That hasn't happened -- in part because Florida tax bills are calculated on eight-month-old information and comparable sales leading up to Jan. 1, 2008.

This year's steep market declines won't be reflected until next year's tax notices.

The TRIM (Truth in Millage) notices received by homeowners in the past 10 days are projections. Final bills will be mailed by Nov. 1, once governments hold hearings and settle on a final rate.

Another key element of the tax-reform package hasn't had a major impact on home sales or the tax system yet.

Property appraisers say they haven't been overwhelmed with applications from homeowners taking advantage of new ''portability'' provisions. Portability allows people to sell their current homesteads and transfer up to $500,000 in tax-shielded ''Save Our Homes'' value to a new home.

It was designed to help seniors and other longtime residents who wanted to sell but couldn't afford the higher tax exposure on a new property.

Investors, speculators and owners of rental property that wasn't sheltered from the vagaries of the marketplace by Save Our Homes are finding even less relief under the new property-tax rules.

Coky Michel, a retired public-school teacher, is struggling to pay the taxes and upkeep on a South Miami rental property that she and her husband inherited when her mother died six years ago.

They paid $8,709 in property taxes on the three-bedroom, three-bath house last year. Depending on an array of factors, their likely tax bill will fall between $8,527 and $8,955 this year.

Appraisers pegged her house's market value at $408,000, Michel said. "I guarantee you I can't sell that house for $408,000. My point is: If prices have been going down for more than a year, why isn't my tax bill showing it?''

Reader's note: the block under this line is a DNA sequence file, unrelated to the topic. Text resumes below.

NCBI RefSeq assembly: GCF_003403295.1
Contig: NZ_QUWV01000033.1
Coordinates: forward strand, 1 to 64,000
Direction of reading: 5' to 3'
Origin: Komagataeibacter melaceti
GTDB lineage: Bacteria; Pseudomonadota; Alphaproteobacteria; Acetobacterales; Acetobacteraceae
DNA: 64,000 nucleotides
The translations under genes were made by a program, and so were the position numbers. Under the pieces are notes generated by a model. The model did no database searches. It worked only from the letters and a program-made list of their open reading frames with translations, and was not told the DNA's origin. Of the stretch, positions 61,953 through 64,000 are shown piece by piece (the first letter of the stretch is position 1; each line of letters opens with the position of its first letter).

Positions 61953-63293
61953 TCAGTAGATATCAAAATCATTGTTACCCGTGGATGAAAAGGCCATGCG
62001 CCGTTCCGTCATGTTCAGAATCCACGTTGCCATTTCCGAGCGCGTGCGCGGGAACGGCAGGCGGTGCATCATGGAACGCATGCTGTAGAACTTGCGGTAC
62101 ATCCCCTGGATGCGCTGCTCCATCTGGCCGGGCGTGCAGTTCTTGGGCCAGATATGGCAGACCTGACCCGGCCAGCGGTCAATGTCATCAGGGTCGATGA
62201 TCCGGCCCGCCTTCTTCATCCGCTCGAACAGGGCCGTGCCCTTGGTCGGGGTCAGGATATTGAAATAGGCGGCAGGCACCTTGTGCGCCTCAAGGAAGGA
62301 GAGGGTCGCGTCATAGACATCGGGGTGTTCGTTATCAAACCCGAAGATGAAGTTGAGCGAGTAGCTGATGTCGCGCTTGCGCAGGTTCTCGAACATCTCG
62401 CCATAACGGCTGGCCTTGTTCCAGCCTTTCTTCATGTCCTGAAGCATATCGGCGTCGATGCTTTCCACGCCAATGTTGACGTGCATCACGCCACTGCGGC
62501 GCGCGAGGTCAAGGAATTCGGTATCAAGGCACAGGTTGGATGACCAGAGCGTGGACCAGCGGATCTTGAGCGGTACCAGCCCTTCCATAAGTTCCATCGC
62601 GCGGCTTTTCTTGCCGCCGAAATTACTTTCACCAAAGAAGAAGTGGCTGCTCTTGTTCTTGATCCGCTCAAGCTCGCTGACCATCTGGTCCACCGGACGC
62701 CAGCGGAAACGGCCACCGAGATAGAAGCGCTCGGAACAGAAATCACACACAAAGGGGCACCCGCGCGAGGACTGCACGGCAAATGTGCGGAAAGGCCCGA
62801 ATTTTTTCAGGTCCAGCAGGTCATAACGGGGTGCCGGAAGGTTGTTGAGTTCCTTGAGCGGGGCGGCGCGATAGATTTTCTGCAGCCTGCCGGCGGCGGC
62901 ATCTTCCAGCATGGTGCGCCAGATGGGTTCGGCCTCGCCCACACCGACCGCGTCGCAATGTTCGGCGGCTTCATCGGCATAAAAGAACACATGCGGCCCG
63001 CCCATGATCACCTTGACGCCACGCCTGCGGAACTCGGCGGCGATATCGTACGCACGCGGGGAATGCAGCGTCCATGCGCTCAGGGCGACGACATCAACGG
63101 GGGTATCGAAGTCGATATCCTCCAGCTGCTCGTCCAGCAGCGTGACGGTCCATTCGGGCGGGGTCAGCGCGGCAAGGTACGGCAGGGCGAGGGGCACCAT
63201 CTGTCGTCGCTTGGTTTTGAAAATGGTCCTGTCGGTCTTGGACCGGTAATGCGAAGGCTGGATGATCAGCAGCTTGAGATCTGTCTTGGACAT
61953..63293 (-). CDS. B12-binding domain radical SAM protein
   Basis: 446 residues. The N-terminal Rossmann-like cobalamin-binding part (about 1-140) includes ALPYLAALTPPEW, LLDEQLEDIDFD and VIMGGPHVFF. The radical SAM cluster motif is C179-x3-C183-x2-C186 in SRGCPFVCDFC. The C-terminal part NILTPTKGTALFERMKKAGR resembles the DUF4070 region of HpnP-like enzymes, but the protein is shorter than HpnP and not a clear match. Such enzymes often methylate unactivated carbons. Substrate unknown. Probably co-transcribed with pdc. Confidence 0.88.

The biggest winners -- and the ones least likely to be complaining to property appraiser's offices -- are the people who bought homes and condos at the peak of the market in 2005 and 2006 and have been paying much higher taxes than their neighbors down the street who have lived there for decades.

The additional $25,000 homestead exemption, and the narrowing gap between market and assessed values, could reap a tax savings of $1,000 to $2,000 after counties, cities, schools, and water and hospital districts finalize their budgets.


This is always a busy time of year at the local property appraiser's offices, with the release of TRIM notices. Always dense and complicated for the average citizen to decode, they became even more inscrutable with the latest amendments factored in.

''There's a lot of confusion out there,'' said Broward Appraiser Lori Parrish, who is answering 300 e-mails a day from angry taxpayers. "There usually is this time of year, but it's gotten worse.''